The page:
Changes Needed for Appropriate Social HousingTue, 11/01/2016 - 12:07
Mexico is facing a substantial housing deficit and José Macías, Construction Manager of Maza Servicios believes this is due to the industry’s failure to meet the housing objectives established by federal administrations. “We have the needed institutions and mechanisms, such as INFONAVIT, to provide houses for the country’s inhabitants but we now need more resources,” he says. The main stumbling block, according to Macías, has been lack of funding. “Among the factors that have had a negative impact on the industry are low oil prices," he says. “We need to have an economic system that does not depend on oil prices.”
This administration’s densification policy for social housing has transformed the way it is constructed with a greater focus on the inner part of Mexico City, says Macías. Instead of small houses, developments now include vertical housing. “We look for ways of constructing these vertical compounds in strategic zones that allow habitants access to public services,” he says. “We achieve this through the densification policy established by the federal administration.” Many construction companies faced financial difficulties in the aftermath of the 2008 crisis and Maza Servicios is implementing a series of strategies to make sure it does not go through the same thing. “We observe the market and analyze the housing needs of different cities so we can conduct a proper evaluation of the practicality and profitability of investing in a particular city,” he says.
In the aftermath of the 2008 housing crisis, Mexico’s GDP contracted by 8 percent, according to OECD figures. By 3Q09, unemployment reached 5.8 percent, up from 3.2 percent in 2007, and by December 2008, the Mexican currency reached 14 pesos to the dollar compared to the 2008 average of 11.2 pesos. In the first months of 2009, Banco de México, the central bank, was forced to use almost US$20 billion in an attempt to inject liquidity into the market and avoid a hike in interest rates. Due to the fact that the infrastructure sector relies greatly on public funding, a shrinking of the available budget meant a significant step backward for the industry.
In almost 90 percent of the cities in Mexico, it is common to find problems with basic infrastructure such as the supply of water and electricity in the construction of vertical housing. Because cities do not tend to have a long- term growth plan, when they have to expand they do it without order and structure, says Macías, although there are examples of change. “We have seen that certain cities such as Aguascalientes, Merida, Queretaro and Monterrey now have a 20-year growth plan,” he says. “Since they know the direction the expansion is going to take, they begin the construction of highways and roads beforehand. In these cases, we have also seen that local authorities commission the construction of industrial parks to ensure employment sources and begin with the construction of public schools and public parks.” In this way, when the time comes for housing developers to begin the construction, it is easier and cheaper since there already is an existing infrastructure.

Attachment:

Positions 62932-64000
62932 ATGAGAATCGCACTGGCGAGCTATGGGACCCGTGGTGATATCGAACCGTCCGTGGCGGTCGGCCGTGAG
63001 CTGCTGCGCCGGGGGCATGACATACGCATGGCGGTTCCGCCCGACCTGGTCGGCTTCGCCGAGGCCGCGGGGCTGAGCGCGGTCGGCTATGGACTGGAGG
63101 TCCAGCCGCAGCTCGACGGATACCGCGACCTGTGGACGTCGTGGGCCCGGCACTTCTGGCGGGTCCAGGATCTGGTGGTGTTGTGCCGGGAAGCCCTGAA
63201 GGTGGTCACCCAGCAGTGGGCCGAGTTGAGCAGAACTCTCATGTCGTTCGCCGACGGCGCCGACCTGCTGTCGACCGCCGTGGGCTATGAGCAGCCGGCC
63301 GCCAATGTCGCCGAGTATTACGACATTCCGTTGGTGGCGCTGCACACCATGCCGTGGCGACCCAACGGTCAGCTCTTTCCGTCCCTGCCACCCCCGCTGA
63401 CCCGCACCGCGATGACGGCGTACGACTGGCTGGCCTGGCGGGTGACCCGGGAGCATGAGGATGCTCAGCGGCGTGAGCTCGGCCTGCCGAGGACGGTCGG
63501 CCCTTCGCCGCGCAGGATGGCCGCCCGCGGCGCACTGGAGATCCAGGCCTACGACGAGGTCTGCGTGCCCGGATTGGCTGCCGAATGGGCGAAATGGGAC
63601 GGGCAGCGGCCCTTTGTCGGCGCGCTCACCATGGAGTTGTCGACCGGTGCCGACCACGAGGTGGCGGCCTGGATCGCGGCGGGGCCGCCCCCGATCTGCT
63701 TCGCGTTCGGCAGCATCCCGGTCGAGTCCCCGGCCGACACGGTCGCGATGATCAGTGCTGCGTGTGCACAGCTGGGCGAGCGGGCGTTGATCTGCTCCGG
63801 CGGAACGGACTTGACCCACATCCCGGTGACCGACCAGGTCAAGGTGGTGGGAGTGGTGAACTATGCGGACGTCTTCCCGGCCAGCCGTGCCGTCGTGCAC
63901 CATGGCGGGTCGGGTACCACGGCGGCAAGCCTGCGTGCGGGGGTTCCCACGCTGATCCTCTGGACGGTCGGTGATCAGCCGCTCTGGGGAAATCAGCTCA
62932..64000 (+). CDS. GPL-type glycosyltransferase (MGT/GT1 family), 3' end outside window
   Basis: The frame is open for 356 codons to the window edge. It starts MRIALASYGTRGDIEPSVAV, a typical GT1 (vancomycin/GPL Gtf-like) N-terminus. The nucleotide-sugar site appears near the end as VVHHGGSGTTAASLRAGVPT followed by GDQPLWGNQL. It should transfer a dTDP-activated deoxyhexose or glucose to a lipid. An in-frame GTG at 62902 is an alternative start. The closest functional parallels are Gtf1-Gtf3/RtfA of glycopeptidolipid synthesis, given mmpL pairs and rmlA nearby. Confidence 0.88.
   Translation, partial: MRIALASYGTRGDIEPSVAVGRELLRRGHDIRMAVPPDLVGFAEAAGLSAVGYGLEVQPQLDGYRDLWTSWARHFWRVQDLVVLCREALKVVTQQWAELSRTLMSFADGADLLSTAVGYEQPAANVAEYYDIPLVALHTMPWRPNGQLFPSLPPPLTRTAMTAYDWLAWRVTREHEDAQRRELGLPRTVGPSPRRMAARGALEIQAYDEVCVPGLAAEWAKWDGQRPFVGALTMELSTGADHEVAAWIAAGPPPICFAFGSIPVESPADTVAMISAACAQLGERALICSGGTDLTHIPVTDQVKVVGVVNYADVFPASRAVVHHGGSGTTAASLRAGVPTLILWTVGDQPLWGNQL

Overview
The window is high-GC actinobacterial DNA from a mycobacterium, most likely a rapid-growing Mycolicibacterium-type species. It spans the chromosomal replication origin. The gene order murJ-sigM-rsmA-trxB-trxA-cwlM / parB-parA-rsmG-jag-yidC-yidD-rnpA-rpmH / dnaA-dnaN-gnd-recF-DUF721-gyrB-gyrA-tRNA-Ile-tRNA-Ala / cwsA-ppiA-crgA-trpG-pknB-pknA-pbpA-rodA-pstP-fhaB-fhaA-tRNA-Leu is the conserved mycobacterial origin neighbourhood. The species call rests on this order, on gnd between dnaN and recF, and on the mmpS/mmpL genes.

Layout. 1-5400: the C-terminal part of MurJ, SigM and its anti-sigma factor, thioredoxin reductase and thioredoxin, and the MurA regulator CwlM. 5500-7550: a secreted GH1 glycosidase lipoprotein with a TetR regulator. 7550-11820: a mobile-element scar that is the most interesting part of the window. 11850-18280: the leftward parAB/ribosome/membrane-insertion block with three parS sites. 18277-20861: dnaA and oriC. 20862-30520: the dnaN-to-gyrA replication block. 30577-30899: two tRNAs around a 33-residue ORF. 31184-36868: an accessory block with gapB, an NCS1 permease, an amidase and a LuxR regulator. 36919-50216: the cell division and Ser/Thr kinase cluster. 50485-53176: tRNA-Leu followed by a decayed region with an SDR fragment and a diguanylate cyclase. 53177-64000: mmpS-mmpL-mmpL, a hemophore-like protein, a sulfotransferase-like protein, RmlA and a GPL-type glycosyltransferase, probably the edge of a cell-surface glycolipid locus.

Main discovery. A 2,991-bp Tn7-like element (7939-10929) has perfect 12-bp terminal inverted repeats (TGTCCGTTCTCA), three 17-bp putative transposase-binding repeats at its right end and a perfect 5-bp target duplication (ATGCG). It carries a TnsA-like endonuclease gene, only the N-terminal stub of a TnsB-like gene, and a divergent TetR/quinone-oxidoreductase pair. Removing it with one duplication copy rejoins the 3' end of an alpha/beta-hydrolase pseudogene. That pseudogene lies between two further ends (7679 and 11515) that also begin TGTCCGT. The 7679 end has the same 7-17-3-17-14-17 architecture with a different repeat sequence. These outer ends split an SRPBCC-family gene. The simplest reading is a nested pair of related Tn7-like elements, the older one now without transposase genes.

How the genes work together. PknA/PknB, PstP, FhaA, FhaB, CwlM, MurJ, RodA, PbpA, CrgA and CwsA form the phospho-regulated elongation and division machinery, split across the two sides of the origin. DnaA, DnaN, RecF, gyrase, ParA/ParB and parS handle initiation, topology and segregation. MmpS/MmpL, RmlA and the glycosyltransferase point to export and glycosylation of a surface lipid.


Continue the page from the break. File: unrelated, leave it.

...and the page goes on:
Still, the country has a long way before it can achieve sustainable housing. “We are seeing the industry attempt to construct sustainable housing but we lack the necessary technology and this means we are going in the wrong direction,” Macías says. “But the main challenge of the eco- friendly construction industry is the lack of incentives to do this kind of building.”
To advance sustainability, some INFONAVIT programs assign more money to housing construction if it meets certain standards of carbon emissions. Although he recognizes the goal of this initiative, Macías says it is not enough. “Maza Servicios has contributed to the construction of houses with technologies that do not function as well as they should because the homeowners do not correctly use these new technologic appliances,” he says. “Also, the maintenance costs of these appliances tend to be elevated and often owners are not willing to pay for it.”